WASHINGTON – Deputy Attorney General Rod Rosenstein, the Justice Department official with oversight of Special Counsel Robert Mueller's Russia investigation, said Wednesday that he saw no good cause to fire Mueller at this moment.
Rosenstein made the comment during the House Judiciary Committee hearing.
Rosenstein made reference to DOJ regulations which limit when special counsels can be fired, as he was questioned about the scenario by ranking member Rep. Jerrold Nadler, D-N.Y.
"If you were ordered today to fire Mr. Mueller, what would do?" Nadler asked.
"As I've explained previously, I would follow regulations. If there were good cause, I would act. If there were no good cause, I would not," Rosenstein replied.
"And you see no good cause so far?" Nadler continued.
"Correct," Rosenstein said.
Anti-Trump Text Messages Made by FBI Agents
Republican representatives zeroed in on anti-Trump text messages exchanged between two FBI agents who once worked on the Mueller team.
"This is unbelievable," said Rep. Jim Jordan, R-Ohio, voicing concern that the "public trust" in the probe is gone.
Just hours prior to Rosenstein's testimony, the Justice Department released hundreds of texts between FBI agent Peter Strzok and FBI attorney Lisa Page, who worked on Mueller's team and were romantically involved. Many of the texts were anti-Trump and pro-Clinton.
On March 4, the day after a Republican primary debate, Page wrote, "God, Trump is a loathsome human."
On the same day, Strzok texted, "Would he be a worse president than Senator Cruz?"
Page responded, "Trump? Yes, I think so."
Strzok replied, "I'm not sure," later adding "OMG, he's an idiot."
Page then wrote: "He's awful."
The messages were given to the House Judiciary Committee.
Republicans for weeks have raised concerns that some investigators may be biased, citing everything from their political donations to past work representing top Democratic figures and allied groups, including the Clinton Foundation.
"We are now beginning to understand the magnitude of this insider bias on Mueller's team," Committee Chairman Bob Goodlatte, R-Va., said in his opening statement on Wednesday.
-The "extreme bias" shown in the text messages between Strzok and Page
-Mueller investigator Andrew Weissmann's "awe" of former acting Attorney General Sally Yates for defying President Trump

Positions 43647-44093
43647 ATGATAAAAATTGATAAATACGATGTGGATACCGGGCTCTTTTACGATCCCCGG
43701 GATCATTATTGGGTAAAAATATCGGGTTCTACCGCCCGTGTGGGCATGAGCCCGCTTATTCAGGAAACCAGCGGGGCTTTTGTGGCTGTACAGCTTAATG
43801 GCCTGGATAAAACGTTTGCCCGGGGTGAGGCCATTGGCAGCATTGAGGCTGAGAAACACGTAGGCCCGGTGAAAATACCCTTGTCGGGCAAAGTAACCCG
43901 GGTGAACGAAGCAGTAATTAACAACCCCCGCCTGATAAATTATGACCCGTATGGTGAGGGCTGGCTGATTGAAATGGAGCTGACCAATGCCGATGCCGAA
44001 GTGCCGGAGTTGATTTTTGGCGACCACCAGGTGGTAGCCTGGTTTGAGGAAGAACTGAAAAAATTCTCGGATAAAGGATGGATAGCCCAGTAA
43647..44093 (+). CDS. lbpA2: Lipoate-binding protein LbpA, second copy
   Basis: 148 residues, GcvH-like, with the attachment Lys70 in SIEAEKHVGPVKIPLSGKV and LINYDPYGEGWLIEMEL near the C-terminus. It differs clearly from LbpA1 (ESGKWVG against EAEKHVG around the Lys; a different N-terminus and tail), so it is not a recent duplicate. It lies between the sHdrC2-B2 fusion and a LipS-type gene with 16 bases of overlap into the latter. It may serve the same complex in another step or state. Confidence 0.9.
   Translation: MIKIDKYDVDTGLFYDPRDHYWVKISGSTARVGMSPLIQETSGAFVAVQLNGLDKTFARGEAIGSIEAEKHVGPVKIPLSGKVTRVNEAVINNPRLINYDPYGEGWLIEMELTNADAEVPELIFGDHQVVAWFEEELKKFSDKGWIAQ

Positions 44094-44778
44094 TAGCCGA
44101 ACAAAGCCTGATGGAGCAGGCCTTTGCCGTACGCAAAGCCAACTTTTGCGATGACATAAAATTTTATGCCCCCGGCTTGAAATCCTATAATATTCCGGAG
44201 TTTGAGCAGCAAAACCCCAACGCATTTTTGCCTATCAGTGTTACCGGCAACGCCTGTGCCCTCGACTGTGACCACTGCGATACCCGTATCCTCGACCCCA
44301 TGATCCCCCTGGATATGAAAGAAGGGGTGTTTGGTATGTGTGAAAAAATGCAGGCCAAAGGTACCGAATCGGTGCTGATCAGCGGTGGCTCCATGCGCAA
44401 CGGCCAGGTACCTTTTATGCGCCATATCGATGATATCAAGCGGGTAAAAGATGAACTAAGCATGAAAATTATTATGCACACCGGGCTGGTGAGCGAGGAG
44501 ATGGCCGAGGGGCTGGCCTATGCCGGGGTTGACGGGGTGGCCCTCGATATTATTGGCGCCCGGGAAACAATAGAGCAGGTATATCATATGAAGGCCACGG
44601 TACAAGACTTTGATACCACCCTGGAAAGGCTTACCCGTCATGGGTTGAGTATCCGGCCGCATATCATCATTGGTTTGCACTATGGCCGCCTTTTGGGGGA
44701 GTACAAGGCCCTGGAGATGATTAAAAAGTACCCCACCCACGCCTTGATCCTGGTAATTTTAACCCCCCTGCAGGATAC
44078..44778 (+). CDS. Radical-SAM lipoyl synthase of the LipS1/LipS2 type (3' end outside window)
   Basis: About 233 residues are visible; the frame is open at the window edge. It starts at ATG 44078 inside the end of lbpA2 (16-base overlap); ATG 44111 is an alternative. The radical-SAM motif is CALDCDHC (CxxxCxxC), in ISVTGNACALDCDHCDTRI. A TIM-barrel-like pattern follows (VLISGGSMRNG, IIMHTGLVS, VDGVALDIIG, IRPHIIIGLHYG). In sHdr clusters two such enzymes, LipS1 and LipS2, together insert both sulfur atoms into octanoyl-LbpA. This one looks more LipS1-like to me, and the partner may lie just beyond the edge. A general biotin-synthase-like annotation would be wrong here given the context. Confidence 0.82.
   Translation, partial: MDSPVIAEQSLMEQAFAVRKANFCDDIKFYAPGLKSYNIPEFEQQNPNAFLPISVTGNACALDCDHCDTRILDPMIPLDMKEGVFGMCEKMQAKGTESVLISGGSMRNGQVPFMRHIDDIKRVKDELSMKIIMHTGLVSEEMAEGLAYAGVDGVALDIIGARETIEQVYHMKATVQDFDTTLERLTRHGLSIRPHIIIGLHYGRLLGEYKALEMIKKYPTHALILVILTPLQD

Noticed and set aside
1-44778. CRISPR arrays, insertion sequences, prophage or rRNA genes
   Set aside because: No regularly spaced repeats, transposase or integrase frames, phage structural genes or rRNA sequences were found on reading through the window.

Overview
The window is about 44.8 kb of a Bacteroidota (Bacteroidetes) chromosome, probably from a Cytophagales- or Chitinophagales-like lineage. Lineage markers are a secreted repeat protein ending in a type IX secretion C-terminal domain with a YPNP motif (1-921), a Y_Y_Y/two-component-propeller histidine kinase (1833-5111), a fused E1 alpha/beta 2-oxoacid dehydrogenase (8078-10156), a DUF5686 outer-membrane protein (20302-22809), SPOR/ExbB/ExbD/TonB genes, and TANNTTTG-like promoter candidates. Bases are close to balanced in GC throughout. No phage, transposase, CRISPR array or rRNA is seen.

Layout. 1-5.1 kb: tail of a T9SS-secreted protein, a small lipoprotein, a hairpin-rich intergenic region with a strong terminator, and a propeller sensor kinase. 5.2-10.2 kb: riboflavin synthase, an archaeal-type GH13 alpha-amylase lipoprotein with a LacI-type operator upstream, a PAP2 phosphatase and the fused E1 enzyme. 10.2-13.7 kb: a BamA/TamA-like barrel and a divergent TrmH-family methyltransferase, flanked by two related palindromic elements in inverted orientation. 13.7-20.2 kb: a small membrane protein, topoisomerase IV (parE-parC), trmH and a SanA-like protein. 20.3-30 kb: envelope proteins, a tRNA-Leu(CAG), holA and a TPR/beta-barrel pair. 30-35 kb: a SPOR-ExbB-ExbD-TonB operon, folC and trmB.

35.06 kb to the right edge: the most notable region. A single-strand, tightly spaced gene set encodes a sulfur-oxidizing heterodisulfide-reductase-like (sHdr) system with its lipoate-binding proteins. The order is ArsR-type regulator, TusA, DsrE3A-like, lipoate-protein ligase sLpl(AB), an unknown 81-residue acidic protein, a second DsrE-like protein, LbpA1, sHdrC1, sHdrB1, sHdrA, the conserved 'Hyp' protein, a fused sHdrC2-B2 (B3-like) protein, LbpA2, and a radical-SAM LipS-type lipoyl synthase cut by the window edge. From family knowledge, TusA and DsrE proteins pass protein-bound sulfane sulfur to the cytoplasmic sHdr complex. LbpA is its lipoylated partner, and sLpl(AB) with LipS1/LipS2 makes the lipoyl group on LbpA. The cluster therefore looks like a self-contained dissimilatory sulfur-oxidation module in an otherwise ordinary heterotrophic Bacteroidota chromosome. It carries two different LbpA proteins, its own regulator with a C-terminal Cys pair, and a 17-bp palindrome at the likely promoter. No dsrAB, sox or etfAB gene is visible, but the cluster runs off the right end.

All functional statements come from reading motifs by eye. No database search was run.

-Mueller investigator Jeannie Rhee's representation of the Clinton Foundation
Goodlatte also cited the case of another DOJ official demoted amid scrutiny of his contacts with the firm behind the anti-Trump dossier.
"Aren't DOJ attorneys advised to avoid even the 'appearance of impropriety'?" Goodlatte asked, calling the "potential bias" of certain career Justice Department officials and lawyers on Mueller's team "deeply troubling."
"DOJ investigations must not be tainted by individuals imposing their own political prejudices," he said.
Rosenstein told lawmakers that he has "discussed this with Robert Mueller."
"It's our responsibility to make sure those opinions do not influence their actions," Rosenstein said. "I believe Director Mueller understands that and recognizes people have political views but that they don't let it affect their work."
"I know what he's doing," Rosenstein said of Mueller's investigative actions. "He consults with me about their investigation, within and without the scope."
Meanwhile, Attorney General Jeff Sessions has his staff reviewing the issue. But at this time, no one has alleged that the FBI officials have committed any crime.
Rosenstein Addresses Political Donations by FBI Agents
When asked about political donations that members of the Mueller team have given to Democrats in past elections, Rosenstein said Justice Department employees are allowed to have political opinions.
Still, he noted that he's talked with Mueller about ensuring those views do not affect investigators' work.
"We recognize we have employees with political opinions. It's our responsibility to make sure their opinions do not influence their actions," Rosenstein told lawmakers.
"I believe Director Mueller understands that and he is running the office appropriately – recognizing that people have political views, but ensuring that those views are not in any a factor in how they conduct themselves in office," he said.
Second Special Counsel?
"The country thinks we need a second special counsel," said Republican Rep. Jim Jordan, R-Ohio. "Twenty members of this committee, the Judiciary Committee ... thinks we need a special counsel. All kinds of senators think we need a second special counsel."
"What fact pattern do you have to have – what kind of text messages did you have to see before you say, it's time for a second special counsel?" Jordan continued.
Rosenstein replied, "I can assure you, congressman, as I think the attorney general explained, we take very seriously the concerns of 20 members of this committee. And we have a responsibility to make an independent determination."